On October 28, SES, Telesat and Intelsat gave in to demands of more spectrum. The three companies are collectively being called C-Band Alliance. Together, they have expressed plans of offering satellite spectrum worth 300 megahertz to various cellular operators. This spectrum will be used in providing 5G services. The figure is an upgrade from the initial provision worth 200 megahertz.
The increased figure will consist of a usable 280 megahertz, along with a guard band of 20 megahertz. This move is due to pressure put by an official of the Federal Commission of Communications for greater spectrum. Further, there was also threat from a rival spectrum plan which demanded 370 megahertz. Experts of the FCC plan to take a decision on the repurposing of the C-band downlink’s 500 megahertz by the end of 2019. Currently, this spectrum is used by U.S. satellite operators for radio broadcasts and satellite television.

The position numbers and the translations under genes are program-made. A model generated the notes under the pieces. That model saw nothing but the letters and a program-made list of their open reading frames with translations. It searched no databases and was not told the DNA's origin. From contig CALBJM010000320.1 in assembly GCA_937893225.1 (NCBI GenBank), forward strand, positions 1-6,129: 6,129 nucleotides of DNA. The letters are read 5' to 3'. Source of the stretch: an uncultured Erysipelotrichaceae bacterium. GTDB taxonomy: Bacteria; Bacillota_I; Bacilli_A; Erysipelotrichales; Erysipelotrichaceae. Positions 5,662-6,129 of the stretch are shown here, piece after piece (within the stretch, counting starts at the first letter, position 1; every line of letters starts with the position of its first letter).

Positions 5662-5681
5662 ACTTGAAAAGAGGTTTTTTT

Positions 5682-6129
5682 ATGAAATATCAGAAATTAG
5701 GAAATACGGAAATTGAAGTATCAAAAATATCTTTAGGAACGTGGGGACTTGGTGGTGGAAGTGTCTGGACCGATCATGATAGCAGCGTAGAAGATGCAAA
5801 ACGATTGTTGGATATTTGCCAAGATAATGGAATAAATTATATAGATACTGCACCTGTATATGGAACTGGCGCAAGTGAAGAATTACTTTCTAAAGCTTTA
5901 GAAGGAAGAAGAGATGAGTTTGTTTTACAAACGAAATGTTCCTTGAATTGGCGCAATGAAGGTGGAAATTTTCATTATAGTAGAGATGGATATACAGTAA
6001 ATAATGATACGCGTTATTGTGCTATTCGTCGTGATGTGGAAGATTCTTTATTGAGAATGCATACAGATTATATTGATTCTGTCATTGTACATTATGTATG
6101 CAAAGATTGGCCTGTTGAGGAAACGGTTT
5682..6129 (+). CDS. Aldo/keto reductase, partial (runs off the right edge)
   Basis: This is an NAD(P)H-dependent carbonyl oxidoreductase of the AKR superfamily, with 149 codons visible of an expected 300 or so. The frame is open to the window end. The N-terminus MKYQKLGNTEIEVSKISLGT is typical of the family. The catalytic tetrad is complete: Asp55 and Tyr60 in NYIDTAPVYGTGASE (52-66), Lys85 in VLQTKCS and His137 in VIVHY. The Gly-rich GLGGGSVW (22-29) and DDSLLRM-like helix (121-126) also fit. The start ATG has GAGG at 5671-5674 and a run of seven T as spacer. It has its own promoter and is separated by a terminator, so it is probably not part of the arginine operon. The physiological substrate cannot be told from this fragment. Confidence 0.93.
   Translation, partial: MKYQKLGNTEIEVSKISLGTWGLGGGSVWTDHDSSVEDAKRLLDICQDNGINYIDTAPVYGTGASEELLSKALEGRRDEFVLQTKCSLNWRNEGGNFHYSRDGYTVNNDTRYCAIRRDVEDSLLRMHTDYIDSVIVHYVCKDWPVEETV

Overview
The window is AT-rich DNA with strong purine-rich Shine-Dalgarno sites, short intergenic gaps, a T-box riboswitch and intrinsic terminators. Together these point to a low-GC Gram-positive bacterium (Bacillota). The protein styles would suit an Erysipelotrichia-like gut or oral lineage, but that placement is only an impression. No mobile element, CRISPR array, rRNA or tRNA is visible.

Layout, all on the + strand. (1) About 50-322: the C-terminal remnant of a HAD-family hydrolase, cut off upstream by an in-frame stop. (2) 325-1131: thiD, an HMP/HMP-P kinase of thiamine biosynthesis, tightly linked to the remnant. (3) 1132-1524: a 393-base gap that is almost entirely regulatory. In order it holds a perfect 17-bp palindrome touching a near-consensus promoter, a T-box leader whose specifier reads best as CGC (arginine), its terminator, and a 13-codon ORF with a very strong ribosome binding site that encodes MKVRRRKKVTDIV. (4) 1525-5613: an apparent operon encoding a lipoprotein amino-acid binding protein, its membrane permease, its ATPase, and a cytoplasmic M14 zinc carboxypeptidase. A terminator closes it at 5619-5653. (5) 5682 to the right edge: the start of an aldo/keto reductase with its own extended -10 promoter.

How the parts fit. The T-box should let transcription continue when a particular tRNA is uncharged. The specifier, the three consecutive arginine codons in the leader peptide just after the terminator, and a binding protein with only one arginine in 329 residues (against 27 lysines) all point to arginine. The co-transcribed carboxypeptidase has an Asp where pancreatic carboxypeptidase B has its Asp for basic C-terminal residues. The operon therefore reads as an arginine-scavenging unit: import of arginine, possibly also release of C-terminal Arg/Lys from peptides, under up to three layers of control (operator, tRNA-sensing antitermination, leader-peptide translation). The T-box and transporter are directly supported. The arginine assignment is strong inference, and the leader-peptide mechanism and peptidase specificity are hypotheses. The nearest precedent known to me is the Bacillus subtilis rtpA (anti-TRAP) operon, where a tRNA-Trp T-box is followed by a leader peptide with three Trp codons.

Michael O’Rielly, commissioner at FCC, has been extremely vocal about C-band. In September, O’Rielly said that U.S. requires at least 300 megahertz when it comes to this coveted spectrum. This will be purely for 5G cellular service. A trade association called ACA Connects has 700 mid-size and small and telecom providers. In July, this association formed an alliance with Association of Competitive Carriers and cable heavyweight Charter Communications. Together, they proposed an option of repurposing the C-band’s 370 megahertz. The break-up would be a usable 350 megahertz, along with a guard band of 20 megahertz guard band.
On October 28, the Alliance of C-Band admitted that it is possible to clear 300 megahertz. It can be done if the process of adopting advanced technology for signal compression and signal enhancements is sped up. The CEO of Intelsat Stephen Spengler represented the alliance and confirmed that they are trying to follow U.S. policy makers’ goals. He also stated that they are confident of being able to deliver an answer to maximizing mid-band spectrum’s clearance for enabling 5G services.